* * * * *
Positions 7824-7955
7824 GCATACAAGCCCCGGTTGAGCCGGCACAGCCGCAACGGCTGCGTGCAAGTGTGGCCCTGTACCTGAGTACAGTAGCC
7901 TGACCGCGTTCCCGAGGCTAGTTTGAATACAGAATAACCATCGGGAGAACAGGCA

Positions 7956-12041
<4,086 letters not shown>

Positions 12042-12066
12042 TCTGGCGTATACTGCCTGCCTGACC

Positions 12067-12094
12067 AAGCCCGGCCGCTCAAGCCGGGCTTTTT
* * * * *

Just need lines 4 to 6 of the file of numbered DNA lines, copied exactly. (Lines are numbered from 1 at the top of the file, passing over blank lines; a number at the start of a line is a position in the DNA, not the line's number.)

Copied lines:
Positions 7956-12041
<4,086 letters not shown>

Positions 12042-12066